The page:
This stage, the consolidation of the science of climate change, has seen media’s embodiment and acceptance of the scientific discourse by the Intergovernmental Panel on Climate Change (IPCC) as well as other scientific discourses such as The Commonwealth Scientific and Industrial Research Organization (CSIRO). These are general trends in the reporting, it can be noted that there are fluctuations and dissenting views. The medias representation of climate change in Australia has moved from a binary debate over whether it exists to how much is caused by anthropogenic factors and what changes to be made in order to fix the problem. Australia’s media closely follows discourses in America and England because of the political proximity, close cultural and economic ties; and shared histories. With media discourse lacking in Australia I will incorporate studies done in England and America to highlight the framing of the climate change.

I will review one study done by

McManus (2000) on Australian newspaper articles during the period of 2-17 November 1998 during the COP4 summit after the Kyoto protocol was made. He completed a discourse analysis of major newspapers during the Conference of Parties on Climate Change (COP4). This conference followed the highly publicized COP3 conference which saw the creation of the Kyoto protocol. The high level of media coverage of COP3 was according to McManus because of the controversial nature of Australian participation and convergence of national interests where the media was largely propagating political interests. This saw the formation of targets to greenhouse gasses with each country getting a different target. The controversy came from Australia arguing for and getting a target much higher than other countries found in Clause 3.7. During the COP4 conference media coverage was much less than COP3 and failed to highlight the continuation of Australia’s controversial target to increase greenhouse gases. McManus (2000) found that through the lack of media scrutiny in the latter conference the government is unchallenged in its framing of the issue as one to protect the national economy. Another study (Henderson Sellers 1998) analyzed the media’s reaction to a report on the propensity for increased frequency of tropical cyclones completed in 1997. The review of newspaper articles was the unit of analysis again. She found that the issue of climate change was linked with that of insurance. She finds that the report, which she co-authored was grossly misrepresented highlighting a mismatch between the science and the media reports (HENDERSON-SELLERS 1998 421)

The two days of media coverage essentially rewrote the committee findings. The process closely resembled the children’s party game of Chinese whispers in which a simple statement is modified, sometimes beyond recognition, by repetition without understanding or correction.

Her findings relate a similar observation by Blas (2003) who describes the reporting of environmental issues in the media as essentially flawed. This is due to the fact that the environment is located in other a melee of social, economical and technological causes.  Blas (2003: 4) asserts that the complex issues are reduced and subverted to “cheap slogans and over simplistic analysis”.  A recent study done by the IPPR found that newspaper articles in England exhibit more alarmist rhetoric when describing climate change. It also notes that rhetorical skepticism, expert denial and business as usual are all diminishing repertoires of media articles. This denotes a change in the frame of problem becoming more fatalistic. The public discourse on climate change is shifting as shown above, this is related to frame construction guiding public discourse. (Carvello 2005 20) shows that for England the discursive framework has been defined by the government policies.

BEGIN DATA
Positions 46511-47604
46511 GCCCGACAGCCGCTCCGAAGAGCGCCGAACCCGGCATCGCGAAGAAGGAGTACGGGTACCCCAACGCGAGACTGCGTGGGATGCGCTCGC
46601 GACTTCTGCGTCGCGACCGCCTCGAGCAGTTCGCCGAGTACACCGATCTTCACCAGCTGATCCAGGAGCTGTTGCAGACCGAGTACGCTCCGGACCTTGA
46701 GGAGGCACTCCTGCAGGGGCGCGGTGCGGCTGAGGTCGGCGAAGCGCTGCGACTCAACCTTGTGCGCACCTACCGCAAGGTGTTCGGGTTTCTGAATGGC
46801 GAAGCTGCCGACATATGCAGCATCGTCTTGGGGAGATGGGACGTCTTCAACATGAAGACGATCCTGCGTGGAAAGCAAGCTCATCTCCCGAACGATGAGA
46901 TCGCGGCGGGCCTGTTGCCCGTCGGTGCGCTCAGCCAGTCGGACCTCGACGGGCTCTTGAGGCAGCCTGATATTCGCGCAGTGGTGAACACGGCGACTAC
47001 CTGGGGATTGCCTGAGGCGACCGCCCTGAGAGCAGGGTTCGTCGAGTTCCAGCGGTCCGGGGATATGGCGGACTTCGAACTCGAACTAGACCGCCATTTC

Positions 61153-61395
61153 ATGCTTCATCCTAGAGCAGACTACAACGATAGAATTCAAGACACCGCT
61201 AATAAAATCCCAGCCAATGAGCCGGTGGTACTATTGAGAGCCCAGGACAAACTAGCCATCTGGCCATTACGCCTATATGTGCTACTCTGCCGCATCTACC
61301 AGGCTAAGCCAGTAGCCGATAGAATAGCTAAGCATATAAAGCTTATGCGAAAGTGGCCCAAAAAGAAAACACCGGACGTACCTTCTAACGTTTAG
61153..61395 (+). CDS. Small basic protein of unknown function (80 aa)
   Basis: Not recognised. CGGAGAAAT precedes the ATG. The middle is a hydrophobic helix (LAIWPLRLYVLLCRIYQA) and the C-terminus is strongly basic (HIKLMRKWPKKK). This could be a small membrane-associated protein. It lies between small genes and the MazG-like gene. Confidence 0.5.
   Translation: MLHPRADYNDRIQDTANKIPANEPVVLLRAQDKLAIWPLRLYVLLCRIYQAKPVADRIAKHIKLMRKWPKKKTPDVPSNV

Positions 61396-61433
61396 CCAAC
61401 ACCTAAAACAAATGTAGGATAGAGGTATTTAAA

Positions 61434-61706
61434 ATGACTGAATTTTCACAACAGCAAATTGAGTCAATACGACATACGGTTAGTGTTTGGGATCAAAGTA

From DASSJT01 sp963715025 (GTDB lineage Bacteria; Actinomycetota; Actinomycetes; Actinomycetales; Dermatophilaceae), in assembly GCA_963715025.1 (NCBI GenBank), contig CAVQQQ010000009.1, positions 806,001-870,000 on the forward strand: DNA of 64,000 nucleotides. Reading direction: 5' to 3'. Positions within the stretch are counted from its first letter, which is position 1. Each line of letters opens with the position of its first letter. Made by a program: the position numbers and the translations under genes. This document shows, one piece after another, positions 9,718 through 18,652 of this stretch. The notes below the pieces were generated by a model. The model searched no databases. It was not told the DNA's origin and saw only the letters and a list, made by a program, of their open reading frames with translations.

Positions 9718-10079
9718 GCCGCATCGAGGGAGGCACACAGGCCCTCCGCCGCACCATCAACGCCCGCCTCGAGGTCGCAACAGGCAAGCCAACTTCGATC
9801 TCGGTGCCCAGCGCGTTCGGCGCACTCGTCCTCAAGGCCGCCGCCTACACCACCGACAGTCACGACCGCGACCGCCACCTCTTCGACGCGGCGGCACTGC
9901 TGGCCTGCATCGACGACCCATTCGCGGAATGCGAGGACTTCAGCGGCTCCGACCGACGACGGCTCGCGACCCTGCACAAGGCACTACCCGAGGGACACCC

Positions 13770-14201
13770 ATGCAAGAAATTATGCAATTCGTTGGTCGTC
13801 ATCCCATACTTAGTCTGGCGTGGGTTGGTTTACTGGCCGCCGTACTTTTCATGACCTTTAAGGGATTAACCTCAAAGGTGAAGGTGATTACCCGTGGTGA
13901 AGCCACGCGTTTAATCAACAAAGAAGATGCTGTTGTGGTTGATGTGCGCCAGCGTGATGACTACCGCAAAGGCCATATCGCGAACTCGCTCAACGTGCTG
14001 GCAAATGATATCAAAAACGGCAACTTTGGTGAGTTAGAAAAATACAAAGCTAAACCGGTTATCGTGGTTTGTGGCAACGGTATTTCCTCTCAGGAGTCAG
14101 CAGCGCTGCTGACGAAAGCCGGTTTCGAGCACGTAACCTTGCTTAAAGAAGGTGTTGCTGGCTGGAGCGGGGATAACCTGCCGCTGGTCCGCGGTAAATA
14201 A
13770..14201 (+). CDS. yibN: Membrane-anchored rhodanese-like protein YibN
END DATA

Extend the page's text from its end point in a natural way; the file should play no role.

Ideology is clearly framing the debate:

‘quality’ press’s analysis of the governance of climate change remained within the broad ideological parameters of free-market capitalism and neo-liberalism, avoiding a sustained critique of the possibility of constant economic growth and increasing consumption, and of the profound international injustices associated with the greenhouse effect. (Carvello 2005 20)

This dialogue between the ideal and material factors is made evident in the transition of media analysis from being skeptical to that of what Carvello (2005 20) describes as “an object of regulation dominated by (predominantly) techno-corporatist governance.” America and Australia are the only two developed countries not to ratify the Kyoto protocol. Australia’s policies have mimicked the American. An American study analyzed popular news press for the quality of information.

Nissani (1999) reviewed 100 newspaper articles relating to the green-house effect to show the quality of reporting in four popular newspapers over a five-month period in 1997. The newspapers used in the analysis were the New York Times, The San Francisco Chronicle, The Washington Post and the Christian Science Monitor. The data provided in the newspapers were contrasted with mainstream scientific literature. The result was that “the media coverage..suffers from both shallowness and pro corporate bias.” The result is stark Nissani (1999: 39) explains that a studious reader of the 100 articles would result, if posed a test, in failing a high school level as to the “nature, causes, consequences and cure of the greenhouse threat”. Instead the readers of these papers are left with a caricature of reality that does not question the dominant economic ideology where CEO’s of business and climate change contrarians are given equal waiting with independent scientists. The reader, Nissani shows, is not given information from independent bodies such as the National Academy of Sciences but “one hears about CO2, but not ethics or the profit motive” (1999: 40). To compare this with recent articles in the Australian online news reports one can see a change in the framing of debate.  I will now look at some recent news articles in Australia to highlight the ideological change.